Thursday, 22 September 2011

Spencer Tracy was the greatest "Dad" actor of all time

For some odd reason, I’ve been compiling a mental list of which movie stars  I could imagine as my father. I don’t mean actors who bear any resemblance to my actual father (although there was something distinctively Burt Lancastery about him), but actors who you can imagine being typical fathers: grumpy, a bit intolerant, long-suffering - but basically dependable and decent and worried about the sort of person you’ll turn into. They wouldn’t be your pal or your fun older brother or your teacher - they’d just be proper dads. 

By the way, my choices aren’t necessarily based on the specific roles they played, or what they were like in real life, but rather on their screenpersonas, i.e. the distilled essence of the roles they played throughout their careers.

Top of my list would be Spencer Tracy, possibly the most accomplished screen actor of all time. Squat, short-necked and not particularly good looking, he exuded strength, moral clarity and a tough sort of humanity, without the least hint of goody-two-shoeness. You can imagine him giving you a really hard time, but you know he’d do his best to keep you on the rails and that he’d fight like hell to protect you from any threat. Sean Connery would be a good stand-in. As would Gary Cooper. 

As for non-English speakers, Jean Gabin,and the great Kurosawa actor, Takashi Shimura, would fit the bill – but Beat Takeshi, Toshiro Mifune and Gerard Depardieu wouldn’t.  

James Stewart might have been a bit of a softy, but, again, the decency, inner steel and basic goodness shine through. Robert Donat would have been okay, I think. Robert Newton makes it onto my list, but that’s mainly because of his role in This Happy Breed. William Powell would have been fine, especially as his screen characters tended to drink like fish but somehow never turned nasty: he was definitely a grown-up.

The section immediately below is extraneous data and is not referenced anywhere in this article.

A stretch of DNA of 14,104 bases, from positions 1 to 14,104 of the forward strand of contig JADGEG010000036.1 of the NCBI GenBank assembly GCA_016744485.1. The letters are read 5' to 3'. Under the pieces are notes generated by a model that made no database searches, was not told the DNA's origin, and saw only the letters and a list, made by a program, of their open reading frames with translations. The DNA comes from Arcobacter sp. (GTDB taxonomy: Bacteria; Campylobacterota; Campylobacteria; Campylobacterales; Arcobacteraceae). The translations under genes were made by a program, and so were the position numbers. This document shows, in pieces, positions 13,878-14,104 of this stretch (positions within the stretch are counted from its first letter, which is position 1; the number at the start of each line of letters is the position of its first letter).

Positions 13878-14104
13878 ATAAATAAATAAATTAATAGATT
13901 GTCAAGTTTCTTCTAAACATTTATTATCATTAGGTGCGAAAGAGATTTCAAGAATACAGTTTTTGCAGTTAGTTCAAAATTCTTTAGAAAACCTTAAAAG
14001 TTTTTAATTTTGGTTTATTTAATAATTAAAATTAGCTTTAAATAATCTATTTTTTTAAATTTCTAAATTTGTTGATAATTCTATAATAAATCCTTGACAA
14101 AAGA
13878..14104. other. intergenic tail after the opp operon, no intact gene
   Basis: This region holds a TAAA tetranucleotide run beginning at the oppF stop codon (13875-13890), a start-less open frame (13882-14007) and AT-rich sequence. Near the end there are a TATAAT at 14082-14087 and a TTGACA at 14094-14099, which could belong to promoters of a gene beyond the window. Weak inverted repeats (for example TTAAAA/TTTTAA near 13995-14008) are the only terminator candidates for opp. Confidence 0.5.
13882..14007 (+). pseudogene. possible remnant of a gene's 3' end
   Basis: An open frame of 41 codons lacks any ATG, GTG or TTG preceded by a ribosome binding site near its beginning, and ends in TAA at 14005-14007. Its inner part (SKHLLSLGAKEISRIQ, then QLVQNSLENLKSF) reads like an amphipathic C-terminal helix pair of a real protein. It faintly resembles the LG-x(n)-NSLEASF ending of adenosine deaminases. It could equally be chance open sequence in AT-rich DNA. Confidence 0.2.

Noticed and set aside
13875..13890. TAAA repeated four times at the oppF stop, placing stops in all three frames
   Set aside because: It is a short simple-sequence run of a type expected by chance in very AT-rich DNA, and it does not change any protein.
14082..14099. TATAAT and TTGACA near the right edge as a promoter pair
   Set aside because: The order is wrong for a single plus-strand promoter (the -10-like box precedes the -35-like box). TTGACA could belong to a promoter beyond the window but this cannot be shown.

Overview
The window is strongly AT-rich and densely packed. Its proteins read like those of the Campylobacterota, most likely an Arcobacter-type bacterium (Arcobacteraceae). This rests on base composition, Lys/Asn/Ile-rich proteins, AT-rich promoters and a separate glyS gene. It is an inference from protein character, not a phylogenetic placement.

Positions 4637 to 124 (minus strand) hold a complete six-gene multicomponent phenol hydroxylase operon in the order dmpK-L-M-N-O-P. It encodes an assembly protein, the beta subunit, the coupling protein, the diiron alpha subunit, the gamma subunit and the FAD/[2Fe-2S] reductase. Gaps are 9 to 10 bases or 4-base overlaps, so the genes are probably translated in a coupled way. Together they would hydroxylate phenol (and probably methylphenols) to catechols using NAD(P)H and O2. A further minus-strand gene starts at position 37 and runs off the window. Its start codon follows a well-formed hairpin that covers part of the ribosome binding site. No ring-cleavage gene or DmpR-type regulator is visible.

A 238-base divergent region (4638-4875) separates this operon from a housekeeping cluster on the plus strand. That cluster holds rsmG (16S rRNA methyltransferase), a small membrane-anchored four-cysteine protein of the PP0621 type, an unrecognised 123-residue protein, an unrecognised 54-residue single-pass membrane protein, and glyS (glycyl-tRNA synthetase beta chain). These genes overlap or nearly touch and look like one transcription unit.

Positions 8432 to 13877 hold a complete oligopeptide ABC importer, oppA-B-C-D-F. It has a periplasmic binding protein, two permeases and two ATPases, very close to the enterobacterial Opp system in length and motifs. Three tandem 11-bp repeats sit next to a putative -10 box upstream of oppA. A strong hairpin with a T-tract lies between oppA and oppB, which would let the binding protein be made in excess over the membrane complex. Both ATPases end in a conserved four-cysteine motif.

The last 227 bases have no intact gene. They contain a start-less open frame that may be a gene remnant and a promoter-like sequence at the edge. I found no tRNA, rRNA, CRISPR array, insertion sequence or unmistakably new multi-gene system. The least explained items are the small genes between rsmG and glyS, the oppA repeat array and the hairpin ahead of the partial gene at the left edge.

Turning to Britain’s theatrical knights, Ralph Richardson stands out. There’s something rather self-regarding about Olivier and Gielgud and Guinness for them to make the grade – it’s all about them.

Tom Hanks is great dad material. Harrison Ford too. And, of course, Sidney Poitier. But amongst actors still working, I reckon Morgan Freeman wins hands down, with Clint Eastwood a close second, and Tommy Lee Jones just behind him. Denziel Washington also makes it onto the list. (Kevin Costner just misses, mainly because of his weak voice, and for playing someone apparently called Rahbin of Lahxlee.)

I almost included Clark Gable on the list, but he’s someone you could imagine as a friend rather than your Dad (oddly, there are far fewer “friend” actors” than “dad” ones). Cary Grant is another “pal” type. There’s just something too light and high-spirited about both of them: parenthood tends to take the edge off those attributes. 

Others are just too scary to be convincing fathers: James Cagney, Anthony Quinn, Robert Shaw, Kirk Douglas, Rod Steiger, Jack Nicholson, Robert Shaw. Somehow, they just have too much jittery psychic energy. Robert Mitchum was just scary, period.